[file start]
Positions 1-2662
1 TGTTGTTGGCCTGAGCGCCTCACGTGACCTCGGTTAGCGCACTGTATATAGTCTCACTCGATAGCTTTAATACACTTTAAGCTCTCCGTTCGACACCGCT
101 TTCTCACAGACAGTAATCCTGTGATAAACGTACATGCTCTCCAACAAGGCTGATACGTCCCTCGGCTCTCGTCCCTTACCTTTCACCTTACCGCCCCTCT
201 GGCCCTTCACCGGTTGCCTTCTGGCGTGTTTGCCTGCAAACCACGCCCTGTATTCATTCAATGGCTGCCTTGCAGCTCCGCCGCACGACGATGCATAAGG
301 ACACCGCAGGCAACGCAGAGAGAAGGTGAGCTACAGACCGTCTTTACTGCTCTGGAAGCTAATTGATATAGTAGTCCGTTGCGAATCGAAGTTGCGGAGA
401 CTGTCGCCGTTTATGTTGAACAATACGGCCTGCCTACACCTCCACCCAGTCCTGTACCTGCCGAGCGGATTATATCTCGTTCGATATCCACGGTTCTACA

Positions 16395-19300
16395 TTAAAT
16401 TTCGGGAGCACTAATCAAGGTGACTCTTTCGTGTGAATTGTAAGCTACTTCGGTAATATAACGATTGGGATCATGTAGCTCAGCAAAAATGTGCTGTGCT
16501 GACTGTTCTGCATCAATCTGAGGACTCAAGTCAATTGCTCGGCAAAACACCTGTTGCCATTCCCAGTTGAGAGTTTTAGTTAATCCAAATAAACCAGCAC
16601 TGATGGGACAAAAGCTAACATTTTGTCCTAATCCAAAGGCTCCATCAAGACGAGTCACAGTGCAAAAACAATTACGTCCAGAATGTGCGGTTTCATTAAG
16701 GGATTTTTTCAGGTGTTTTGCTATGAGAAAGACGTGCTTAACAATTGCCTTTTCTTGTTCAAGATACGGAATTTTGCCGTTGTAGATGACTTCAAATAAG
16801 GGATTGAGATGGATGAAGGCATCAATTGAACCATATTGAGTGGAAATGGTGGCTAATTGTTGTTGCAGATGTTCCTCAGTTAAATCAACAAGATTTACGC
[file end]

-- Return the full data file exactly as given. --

Positions 1-2662
1 TGTTGTTGGCCTGAGCGCCTCACGTGACCTCGGTTAGCGCACTGTATATAGTCTCACTCGATAGCTTTAATACACTTTAAGCTCTCCGTTCGACACCGCT
101 TTCTCACAGACAGTAATCCTGTGATAAACGTACATGCTCTCCAACAAGGCTGATACGTCCCTCGGCTCTCGTCCCTTACCTTTCACCTTACCGCCCCTCT
201 GGCCCTTCACCGGTTGCCTTCTGGCGTGTTTGCCTGCAAACCACGCCCTGTATTCATTCAATGGCTGCCTTGCAGCTCCGCCGCACGACGATGCATAAGG
301 ACACCGCAGGCAACGCAGAGAGAAGGTGAGCTACAGACCGTCTTTACTGCTCTGGAAGCTAATTGATATAGTAGTCCGTTGCGAATCGAAGTTGCGGAGA
401 CTGTCGCCGTTTATGTTGAACAATACGGCCTGCCTACACCTCCACCCAGTCCTGTACCTGCCGAGCGGATTATATCTCGTTCGATATCCACGGTTCTACA

Positions 16395-19300
16395 TTAAAT
16401 TTCGGGAGCACTAATCAAGGTGACTCTTTCGTGTGAATTGTAAGCTACTTCGGTAATATAACGATTGGGATCATGTAGCTCAGCAAAAATGTGCTGTGCT
16501 GACTGTTCTGCATCAATCTGAGGACTCAAGTCAATTGCTCGGCAAAACACCTGTTGCCATTCCCAGTTGAGAGTTTTAGTTAATCCAAATAAACCAGCAC
16601 TGATGGGACAAAAGCTAACATTTTGTCCTAATCCAAAGGCTCCATCAAGACGAGTCACAGTGCAAAAACAATTACGTCCAGAATGTGCGGTTTCATTAAG
16701 GGATTTTTTCAGGTGTTTTGCTATGAGAAAGACGTGCTTAACAATTGCCTTTTCTTGTTCAAGATACGGAATTTTGCCGTTGTAGATGACTTCAAATAAG
16801 GGATTGAGATGGATGAAGGCATCAATTGAACCATATTGAGTGGAAATGGTGGCTAATTGTTGTTGCAGATGTTCCTCAGTTAAATCAACAAGATTTACGC